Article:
South African President Jacob Zuma’s facilitation team jetted into the country on Tuesday afternoon where there was an orgy of violence in Harare as heavily armed police fought running battles with vendors and MDC-T activists at the party’s headquarters, Harvest House.
Armed with AK rifles, baton sticks and teargas canisters, the police fired teargas into Harvest House and indiscriminately onto the streets, before sealing off Nelson Mandela Avenue, Angwa Street, First Street and Kwame Nkrumah Avenue, near the MDC-T headquarters.
The police assaulted people indiscriminately triggering a stampede which saw the public running into nearby business premises to seek refuge.
Many shops, including banks along Nelson Mandela Avenue, shut their doors fearing the clashes could degenerate into looting.
When a NewsDay crew arrived at the scene, a war-like situation prevailed as youths battled the police. The police were beating people indiscriminately while bricks could be seen flying at the forces.
The police fired teargas causing further mayhem as people, including mothers with babies, scurried for safety.
The drama in the capital comes after tensions in the shaky coalition government were already high after the police blocked weekend rallies meant to be addressed by Prime Minister Morgan Tsvangirai.
The rallies had been sanctioned by the High Court.
Yesterday, police spokesperson Andrew Phiri said the violence had been provoked by MDC-T activists who allegedly assaulted police details investigating a case of assault of a musician.
“Vendors selling pirated CDs assaulted a musician from Vabati VaJehova who had attempted to confiscate his works from them.
He went to report the case at the First Street Police Post and when the police came to investigate, one of the vendors ran away and sought refuge inside Harvest House,” Phiri said.
“The police gave chase, but were attacked by people inside Harvest House prompting them to return and reinforce.”
At least two police vehicles were stoned while several motorists had their vehicles damaged. At one time the police appeared to have been overpowered and many of them ran into private vehicles for cover.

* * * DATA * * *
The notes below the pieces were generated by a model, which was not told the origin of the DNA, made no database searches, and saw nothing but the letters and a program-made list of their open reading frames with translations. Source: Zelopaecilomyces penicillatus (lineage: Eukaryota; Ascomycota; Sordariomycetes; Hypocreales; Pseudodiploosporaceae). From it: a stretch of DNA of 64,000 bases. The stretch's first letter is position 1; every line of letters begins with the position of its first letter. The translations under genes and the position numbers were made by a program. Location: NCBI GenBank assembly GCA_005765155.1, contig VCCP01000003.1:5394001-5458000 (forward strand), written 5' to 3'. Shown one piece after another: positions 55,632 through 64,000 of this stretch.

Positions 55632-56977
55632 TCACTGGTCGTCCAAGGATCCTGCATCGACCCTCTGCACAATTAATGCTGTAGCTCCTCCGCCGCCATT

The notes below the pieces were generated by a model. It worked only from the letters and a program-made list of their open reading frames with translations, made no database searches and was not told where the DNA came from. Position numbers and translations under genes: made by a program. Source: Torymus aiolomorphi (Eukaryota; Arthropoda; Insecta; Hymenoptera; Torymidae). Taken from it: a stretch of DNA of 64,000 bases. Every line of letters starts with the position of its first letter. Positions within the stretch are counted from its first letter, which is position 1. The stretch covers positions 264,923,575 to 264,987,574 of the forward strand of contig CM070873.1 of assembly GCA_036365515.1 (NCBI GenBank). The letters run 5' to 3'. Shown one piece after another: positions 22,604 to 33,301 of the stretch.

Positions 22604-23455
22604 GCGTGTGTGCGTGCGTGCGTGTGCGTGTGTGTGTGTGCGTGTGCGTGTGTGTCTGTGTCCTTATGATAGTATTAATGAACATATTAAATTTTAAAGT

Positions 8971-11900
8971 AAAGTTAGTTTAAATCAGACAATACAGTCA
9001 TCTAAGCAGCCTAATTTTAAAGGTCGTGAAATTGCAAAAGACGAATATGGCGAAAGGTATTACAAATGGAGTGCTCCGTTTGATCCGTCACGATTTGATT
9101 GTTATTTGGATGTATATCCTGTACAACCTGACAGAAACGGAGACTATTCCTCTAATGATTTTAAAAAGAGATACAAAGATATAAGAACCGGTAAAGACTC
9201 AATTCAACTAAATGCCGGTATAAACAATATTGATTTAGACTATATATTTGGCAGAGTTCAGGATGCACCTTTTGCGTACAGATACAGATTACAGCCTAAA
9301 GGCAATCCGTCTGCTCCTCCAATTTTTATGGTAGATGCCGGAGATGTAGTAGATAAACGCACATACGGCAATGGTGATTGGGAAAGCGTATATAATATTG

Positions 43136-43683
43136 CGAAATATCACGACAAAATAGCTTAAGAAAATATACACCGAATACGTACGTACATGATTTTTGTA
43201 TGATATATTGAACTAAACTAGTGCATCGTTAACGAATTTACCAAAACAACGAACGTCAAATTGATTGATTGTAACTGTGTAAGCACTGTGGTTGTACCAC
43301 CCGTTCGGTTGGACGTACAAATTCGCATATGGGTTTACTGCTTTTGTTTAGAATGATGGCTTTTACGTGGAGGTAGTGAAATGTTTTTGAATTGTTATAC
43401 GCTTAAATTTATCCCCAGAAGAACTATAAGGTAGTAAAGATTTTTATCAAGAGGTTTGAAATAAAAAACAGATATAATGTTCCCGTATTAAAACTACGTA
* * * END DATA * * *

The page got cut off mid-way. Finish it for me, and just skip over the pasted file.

MDC-T organising secretary Nelson Chamisa said his party was unaware why the party’s headquarters was attacked and inferred that the police action was motivated by a hidden agenda.
“Those whom the gods want to destroy they maketh mad first,” Chamisa said.
The chaos in Harare took place as Zuma’s facilitation team jetted into the country to hold negotiations with political parties in the inclusive government.
Violence had earlier broken out on Sunday when MDC-T and Zanu PF supporters clashed in Hatcliffe after Zanu PF activists allegedly disrupted an MDC-T meeting where Home Affairs co-minister Theresa Makone was scheduled to speak. Two MDC-T activists were arrested over the skirmishes.
Spokesperson of the facilitation team Lindiwe Zulu said in an interview yesterday morning, her team would meet GPA negotiators and other relevant bodies.
Zulu said: “We are actually in the plane right now and will be taking off shortly. So yes, we are on our way. We will be meeting the negotiators separately and also as a group depending on the situation.
“We will meet Copac, Zec, Jomic and other institutions and basically we are following up on the things they should have done in as far as the election roadmap is concerned.
We are looking at the outstanding issues, the grey areas – and we are basically following up on the progress.”
She said the team’s visit was scheduled and not in response to the banning of the MDC-T rallies or violence which occurred over the weekend.
“So far no one has raised any issue with us, but usually what happens is that if any of the parties have any grievances they raise the concerns with us and we will take it from there,” she said.